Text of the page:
The consumer products industry is undergoing a seismic shift in which markets are becoming increasingly fragmented. Thanks to technology, the process of buying is becoming synonymous with research; consumers are the masterminds of finding their way to great products and even better value. It's this
When it comes to big data and analytics, you can expect the unexpected. A wide range of companies is applying insights in ways that may surprise you. Here are four examples featuring an unusual mix of companies where the only common denominator is their success with analytics.
Could you be missing the larger story in your data? At IBM Insight 2015, learn how one consumer products company did just that, as well as how changing that company’s way of doing business helped it integrate big data solutions into daily practice.
Turn on, tune in, but don't drop out. This twist on a catchphrase from psychologist Timothy Leary captures what consumer product marketers must do to monetize all the rich social media data that users generate on sites such as Facebook and Amazon. Monitoring and interacting with this data, which
With multiple channels at their fingertips, retail and consumer products are a single click, swipe or download away from the deal they want. Learn how to personalize the consumer experience by untangling big data, building brand loyalty and increasing revenue.
Thanks to a deluge of sensor data, not only is our ability to forecast the weather more accurate than ever, but this information also can be used in exciting new ways. In this Internet of Things podcast, see how The Weather Company is helping businesses use weather data for competitive advantage.
Even with structured programs in place, one of the biggest barriers to consumer product innovation is measurement. It's challenging for organizations to make data-driven decisions, especially when innovation initiatives span multiple teams and roles. Here are three ways teams can keep data front
Social media sources such as Twitter, Facebook, Instagram and Pinterest help CPG leaders listen to, learn from and connect with consumers. Here are three ways that CPG leaders are expanding their use of data and analytics to augment their social media strategies.
As markets become more competitive and fragmented, CPG brands need mechanisms to connect with consumers faster. That's why CPG leaders are building strategies around real-time data to optimize micromoments in stores. Here are a few example initiatives that are bringing brands closer to their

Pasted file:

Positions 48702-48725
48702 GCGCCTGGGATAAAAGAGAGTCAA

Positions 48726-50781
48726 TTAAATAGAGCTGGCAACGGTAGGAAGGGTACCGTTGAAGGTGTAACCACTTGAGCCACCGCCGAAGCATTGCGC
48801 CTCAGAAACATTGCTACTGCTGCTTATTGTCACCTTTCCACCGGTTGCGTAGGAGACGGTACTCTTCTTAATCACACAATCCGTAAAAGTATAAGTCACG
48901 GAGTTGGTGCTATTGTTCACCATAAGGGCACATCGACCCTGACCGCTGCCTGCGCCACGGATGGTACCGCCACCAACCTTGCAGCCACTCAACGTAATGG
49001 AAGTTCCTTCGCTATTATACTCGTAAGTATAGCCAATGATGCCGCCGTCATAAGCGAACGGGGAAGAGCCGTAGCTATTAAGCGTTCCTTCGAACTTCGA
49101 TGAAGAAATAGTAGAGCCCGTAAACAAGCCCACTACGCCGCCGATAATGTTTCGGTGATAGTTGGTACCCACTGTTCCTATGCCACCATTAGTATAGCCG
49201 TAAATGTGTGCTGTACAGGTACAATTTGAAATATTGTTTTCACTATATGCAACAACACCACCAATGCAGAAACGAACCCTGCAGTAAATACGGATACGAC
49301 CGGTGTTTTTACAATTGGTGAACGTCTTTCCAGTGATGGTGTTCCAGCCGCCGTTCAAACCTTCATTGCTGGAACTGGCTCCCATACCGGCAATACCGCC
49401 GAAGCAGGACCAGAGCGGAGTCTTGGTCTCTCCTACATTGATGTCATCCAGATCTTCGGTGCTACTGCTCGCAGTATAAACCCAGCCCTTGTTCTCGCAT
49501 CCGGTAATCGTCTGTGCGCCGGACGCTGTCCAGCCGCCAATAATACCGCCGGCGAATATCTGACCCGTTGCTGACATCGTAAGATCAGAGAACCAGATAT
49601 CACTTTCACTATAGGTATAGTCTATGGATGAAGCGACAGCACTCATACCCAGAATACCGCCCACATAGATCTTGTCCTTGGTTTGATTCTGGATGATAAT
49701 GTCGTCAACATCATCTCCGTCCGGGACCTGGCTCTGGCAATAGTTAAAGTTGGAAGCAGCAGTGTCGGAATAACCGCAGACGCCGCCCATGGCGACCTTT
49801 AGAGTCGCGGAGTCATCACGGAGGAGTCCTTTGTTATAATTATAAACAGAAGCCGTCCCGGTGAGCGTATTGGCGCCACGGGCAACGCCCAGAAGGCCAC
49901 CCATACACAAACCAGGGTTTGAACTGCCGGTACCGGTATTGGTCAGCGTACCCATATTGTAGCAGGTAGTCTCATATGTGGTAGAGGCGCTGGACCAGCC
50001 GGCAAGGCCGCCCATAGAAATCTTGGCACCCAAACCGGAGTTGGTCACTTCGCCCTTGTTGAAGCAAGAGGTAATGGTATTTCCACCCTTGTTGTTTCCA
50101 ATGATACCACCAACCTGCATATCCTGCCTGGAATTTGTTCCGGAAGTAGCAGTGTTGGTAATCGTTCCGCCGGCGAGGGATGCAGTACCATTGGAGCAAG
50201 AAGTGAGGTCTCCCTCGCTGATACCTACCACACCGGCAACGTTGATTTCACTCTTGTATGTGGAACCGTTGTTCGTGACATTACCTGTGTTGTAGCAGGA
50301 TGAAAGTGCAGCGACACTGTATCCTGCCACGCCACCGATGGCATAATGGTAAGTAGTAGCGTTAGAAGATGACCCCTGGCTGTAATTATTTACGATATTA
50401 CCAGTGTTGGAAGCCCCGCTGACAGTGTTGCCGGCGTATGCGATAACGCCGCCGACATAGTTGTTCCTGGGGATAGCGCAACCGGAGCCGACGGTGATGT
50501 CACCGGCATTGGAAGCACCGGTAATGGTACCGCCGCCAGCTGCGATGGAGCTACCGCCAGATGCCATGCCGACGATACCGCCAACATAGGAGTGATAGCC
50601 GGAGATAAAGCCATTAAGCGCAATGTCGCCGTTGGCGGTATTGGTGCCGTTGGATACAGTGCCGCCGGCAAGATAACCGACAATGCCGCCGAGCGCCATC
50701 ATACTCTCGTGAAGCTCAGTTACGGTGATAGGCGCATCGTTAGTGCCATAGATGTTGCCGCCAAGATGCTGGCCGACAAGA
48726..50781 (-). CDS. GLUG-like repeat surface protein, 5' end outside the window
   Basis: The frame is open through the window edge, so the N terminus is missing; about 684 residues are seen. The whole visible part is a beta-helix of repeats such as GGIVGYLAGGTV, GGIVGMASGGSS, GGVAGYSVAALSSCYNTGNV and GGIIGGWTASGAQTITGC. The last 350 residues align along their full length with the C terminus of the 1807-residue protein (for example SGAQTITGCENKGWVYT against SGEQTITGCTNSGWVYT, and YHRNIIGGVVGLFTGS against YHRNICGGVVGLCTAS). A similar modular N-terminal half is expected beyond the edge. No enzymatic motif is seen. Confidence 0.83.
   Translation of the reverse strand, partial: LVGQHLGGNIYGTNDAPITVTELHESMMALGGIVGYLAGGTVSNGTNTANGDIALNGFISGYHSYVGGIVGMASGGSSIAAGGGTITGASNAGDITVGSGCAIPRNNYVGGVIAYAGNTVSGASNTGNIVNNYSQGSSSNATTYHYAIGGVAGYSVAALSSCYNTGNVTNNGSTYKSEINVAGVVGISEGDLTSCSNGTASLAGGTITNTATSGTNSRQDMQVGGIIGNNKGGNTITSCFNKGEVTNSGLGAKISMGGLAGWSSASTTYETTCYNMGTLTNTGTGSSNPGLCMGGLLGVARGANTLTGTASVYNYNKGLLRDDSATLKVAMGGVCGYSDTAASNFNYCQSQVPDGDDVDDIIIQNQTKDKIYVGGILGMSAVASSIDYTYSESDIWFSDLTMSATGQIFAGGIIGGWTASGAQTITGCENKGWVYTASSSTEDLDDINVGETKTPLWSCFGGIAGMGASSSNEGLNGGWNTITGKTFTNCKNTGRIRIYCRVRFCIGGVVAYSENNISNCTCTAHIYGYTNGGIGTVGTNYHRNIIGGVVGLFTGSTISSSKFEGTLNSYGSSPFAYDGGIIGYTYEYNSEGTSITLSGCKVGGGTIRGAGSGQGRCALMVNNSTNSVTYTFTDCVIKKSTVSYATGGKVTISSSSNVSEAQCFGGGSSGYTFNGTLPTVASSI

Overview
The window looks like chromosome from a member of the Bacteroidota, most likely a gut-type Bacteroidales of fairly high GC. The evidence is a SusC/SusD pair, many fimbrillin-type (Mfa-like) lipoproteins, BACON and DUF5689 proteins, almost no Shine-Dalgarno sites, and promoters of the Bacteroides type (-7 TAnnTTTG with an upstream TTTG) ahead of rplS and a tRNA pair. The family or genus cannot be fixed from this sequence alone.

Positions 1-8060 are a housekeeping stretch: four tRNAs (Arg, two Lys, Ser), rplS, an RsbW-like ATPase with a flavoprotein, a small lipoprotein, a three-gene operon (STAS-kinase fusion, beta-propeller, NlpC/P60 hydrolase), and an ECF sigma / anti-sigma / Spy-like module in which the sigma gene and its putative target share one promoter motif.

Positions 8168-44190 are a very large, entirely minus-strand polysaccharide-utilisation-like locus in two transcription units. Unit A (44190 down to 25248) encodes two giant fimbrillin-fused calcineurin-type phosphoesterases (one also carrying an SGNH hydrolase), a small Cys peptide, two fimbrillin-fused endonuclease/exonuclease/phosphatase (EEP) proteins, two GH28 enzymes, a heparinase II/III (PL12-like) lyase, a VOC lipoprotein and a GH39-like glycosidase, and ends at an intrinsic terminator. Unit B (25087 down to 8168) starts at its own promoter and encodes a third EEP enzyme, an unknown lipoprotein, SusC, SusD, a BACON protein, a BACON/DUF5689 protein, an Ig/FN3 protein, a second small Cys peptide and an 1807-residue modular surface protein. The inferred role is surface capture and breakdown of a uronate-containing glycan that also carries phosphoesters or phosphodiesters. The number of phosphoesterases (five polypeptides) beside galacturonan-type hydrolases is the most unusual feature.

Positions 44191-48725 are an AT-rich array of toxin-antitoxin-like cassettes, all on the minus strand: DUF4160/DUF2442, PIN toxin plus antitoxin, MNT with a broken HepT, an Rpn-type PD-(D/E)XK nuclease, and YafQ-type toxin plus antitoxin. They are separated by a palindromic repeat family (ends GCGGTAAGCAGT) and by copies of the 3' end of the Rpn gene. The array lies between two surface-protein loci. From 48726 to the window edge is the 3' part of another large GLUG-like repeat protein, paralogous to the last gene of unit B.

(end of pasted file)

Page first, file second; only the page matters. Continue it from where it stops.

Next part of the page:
Today's consumer packaged goods (CPG) industry leaders are tackling these pain points head-on with supply chain solutions that utilize data. Thanks to new analytics technologies, organizations have the potential to improve efficiencies, increase speed to reach consumers, build predictive models and
CPG leaders need more than just data to increase sales through analytics. One of the most important steps that an organization can take is to separate noise from true opportunity assessments. Here are three ways CPG brands can bring more focus to their revenue optimization strategies.
No one wants to be classified as a “type”. Yet in order to meet customer expectations of 1-1 marketing, companies need to do exactly that—to use advanced analytics to create buyer personas. See how these personas will allow your company to optimize every marketing touch for improved ROI.
For years, CPG brands have been navigating a period of extreme change. Within this shifting landscape, however, there is a new, digitally driven opportunity for growth. The challenge is that few CPG brands have the customer behavior analytics capabilities necessary for a successful digital strategy.
Market fragmentation is one of the biggest challenges that consumer packaged goods (CPG) leaders face today. In the past, brands have concentrated the bulk of their distribution efforts on a handful of distribution partners. Today, however, the landscape is completely different. Thanks to mobile